(For other news from Reuters Global Investment Outlook Summit, click here)
NEW YORK Nov 30 (Reuters) - They might not arrive in pretty wrapping paper with a bow, but dividends paid out early to avoid a potential tax increase next year could provide an unexpected boost to holiday sales.
With tax rates on dividends set to more than double for many earners in 2013 if Congress does not reach a deal on the so-called fiscal cliff of tax increases and budget cuts, several companies are trying to get special dividends in "under the wire," notes Citigroup credit strategist Erin Lyons.
For most companies, special dividends are simply a shrewd business move designed to beat the tax man. But those dividends could also, at least marginally, further brighten the outlook for holiday shopping by putting more money in the pockets of consumers.
Money in the form of dividend payments that arrive before Christmas, instead of early next year, "may very well help Christmas sales, along with having a multiplier effect in terms of credit and borrowing," said Jason Ader, who runs New York-based investing firm Ader Investment Management and is a former Wall Street gaming analyst.
"Retailers have done an excellent job managing inventories so with the stimulus effect of the early dividends and good inventory management, it should be a pretty good season for retail," said Ader, who sits on the board of Las Vegas Sands , one of the companies paying a special dividend before the start of the new year.
Speaking at the Reuters Global Investment 2013 Outlook Summit, Ader said the holiday shopping season should be positive for retailers separate from the early dividend payouts because consumers are generally feeling better about the economy.
In fact, surveys show consumer confidence is at its highest since early 2008. A big reason for that is that consumers' views of current and expected employment conditions have improved, says Ray Stone, economist and managing director at Stone & McCarthy Research Associates in Princeton, New Jersey.
Household balance sheets have also strengthened since the depth of the financial crisis.
"Equities are up, home prices are up, and gasoline prices are down so consumers' net worth and real incomes have risen," said Steven Einhorn of the investment firm Omega at the Reuters Global Investment 2013 Outlook.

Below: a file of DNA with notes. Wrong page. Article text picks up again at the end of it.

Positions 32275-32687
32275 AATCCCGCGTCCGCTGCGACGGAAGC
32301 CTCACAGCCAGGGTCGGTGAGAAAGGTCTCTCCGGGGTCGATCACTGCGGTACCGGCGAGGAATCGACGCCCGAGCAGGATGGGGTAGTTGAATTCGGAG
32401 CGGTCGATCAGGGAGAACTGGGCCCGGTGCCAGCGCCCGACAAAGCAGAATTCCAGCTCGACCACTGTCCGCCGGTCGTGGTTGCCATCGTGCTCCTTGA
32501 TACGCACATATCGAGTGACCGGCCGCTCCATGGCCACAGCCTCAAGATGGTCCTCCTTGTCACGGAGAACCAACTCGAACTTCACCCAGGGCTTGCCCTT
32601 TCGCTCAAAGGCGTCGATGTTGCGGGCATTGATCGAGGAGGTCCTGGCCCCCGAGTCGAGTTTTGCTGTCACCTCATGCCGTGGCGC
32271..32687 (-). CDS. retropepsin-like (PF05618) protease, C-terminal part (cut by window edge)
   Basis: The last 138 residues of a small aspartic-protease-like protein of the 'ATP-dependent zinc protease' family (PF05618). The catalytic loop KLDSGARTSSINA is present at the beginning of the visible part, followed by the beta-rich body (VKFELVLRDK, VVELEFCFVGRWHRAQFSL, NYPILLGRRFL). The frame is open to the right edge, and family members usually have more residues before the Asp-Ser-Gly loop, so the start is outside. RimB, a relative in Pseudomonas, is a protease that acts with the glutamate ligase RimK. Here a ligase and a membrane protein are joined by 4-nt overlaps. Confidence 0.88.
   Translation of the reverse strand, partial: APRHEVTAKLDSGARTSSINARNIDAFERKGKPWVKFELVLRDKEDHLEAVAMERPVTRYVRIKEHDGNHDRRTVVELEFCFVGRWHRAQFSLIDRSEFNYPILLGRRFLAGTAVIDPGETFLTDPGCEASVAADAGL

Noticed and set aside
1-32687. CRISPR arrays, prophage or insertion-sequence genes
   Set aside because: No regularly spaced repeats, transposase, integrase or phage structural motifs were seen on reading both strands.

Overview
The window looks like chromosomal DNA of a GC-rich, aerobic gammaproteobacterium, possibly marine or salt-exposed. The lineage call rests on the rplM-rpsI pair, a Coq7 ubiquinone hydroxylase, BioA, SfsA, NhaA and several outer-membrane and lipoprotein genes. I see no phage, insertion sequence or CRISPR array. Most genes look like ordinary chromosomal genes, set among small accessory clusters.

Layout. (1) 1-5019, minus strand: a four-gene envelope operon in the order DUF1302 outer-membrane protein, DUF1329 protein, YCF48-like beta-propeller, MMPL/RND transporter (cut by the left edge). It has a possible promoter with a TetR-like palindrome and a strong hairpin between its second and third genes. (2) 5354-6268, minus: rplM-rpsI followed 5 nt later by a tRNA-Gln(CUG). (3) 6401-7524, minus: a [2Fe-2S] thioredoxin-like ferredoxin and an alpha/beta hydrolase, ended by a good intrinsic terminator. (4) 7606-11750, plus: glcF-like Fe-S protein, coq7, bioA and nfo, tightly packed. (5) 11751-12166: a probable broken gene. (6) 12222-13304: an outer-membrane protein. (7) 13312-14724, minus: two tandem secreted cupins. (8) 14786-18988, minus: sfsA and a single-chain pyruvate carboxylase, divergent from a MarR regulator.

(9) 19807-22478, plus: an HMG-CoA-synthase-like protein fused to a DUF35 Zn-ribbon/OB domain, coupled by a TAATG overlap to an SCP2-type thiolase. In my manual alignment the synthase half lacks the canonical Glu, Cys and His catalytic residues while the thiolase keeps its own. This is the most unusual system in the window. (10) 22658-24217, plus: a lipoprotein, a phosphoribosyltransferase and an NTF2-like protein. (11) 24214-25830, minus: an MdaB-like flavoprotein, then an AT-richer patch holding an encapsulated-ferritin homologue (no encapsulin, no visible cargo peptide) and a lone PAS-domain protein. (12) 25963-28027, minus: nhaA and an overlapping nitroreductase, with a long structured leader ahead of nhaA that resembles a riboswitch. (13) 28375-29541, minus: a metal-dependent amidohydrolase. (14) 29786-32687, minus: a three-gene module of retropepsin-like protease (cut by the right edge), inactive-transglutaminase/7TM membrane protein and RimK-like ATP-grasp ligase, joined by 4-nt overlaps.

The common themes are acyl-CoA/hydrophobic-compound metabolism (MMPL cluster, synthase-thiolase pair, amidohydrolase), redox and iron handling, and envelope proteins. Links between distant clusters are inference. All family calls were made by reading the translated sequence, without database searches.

The National Retail Federation said sales for the four days from Thanksgiving to Sunday rose 12.8 percent from the same period last year, well above the 4.1 percent gain the trade group expects for the whole season.
Retailer Costco Wholesale Corp said on Wednesday it would pay a special dividend totaling roughly $3 billion, the largest payout so far from any company ahead of the possible increase in the U.S. dividend tax.
Several companies declared one-time cash payouts this week before the possible increase in the dividend tax rate.
Las Vegas Sands Chairman Sheldon Adelson, a billionaire Republican donor, announced a special dividend totaling about $2.27 billion, based on the number of shares outstanding as of Sept. 30. More than half of that sum will benefit Adelson and his family.
Department-store operator Dillard's Inc announced a special dividend of $5 per share and spirits company Brown-Forman Corp declared a $4-a-share special dividend.
Family members are three of the top 11 shareholders at Dillard's and two of the nine largest Brown-Forman shareholders are affiliates of the Brown family.
Wynn Resorts Ltd paid a dividend of $8 per share, including a regular 50-cent payout, in early November, ahead of the possible tax increase. Chief Executive Stephen Wynn and his ex-wife, Elaine, each individually own nearly 10 percent of the stock.
On Nov. 19, Costco's biggest rival, Wal-Mart Stores Inc , moved its planned dividend to late December from early January to help shareholders avoid any increase in the tax rate. The family of founder Sam Walton owns just over half of the company's shares.
Some analysts believe giant tech companies with a lot of cash on their balance sheets could be next to offer early dividend payouts. (Additional reporting by Jessica Wohl; Editing by Steve Orlofsky)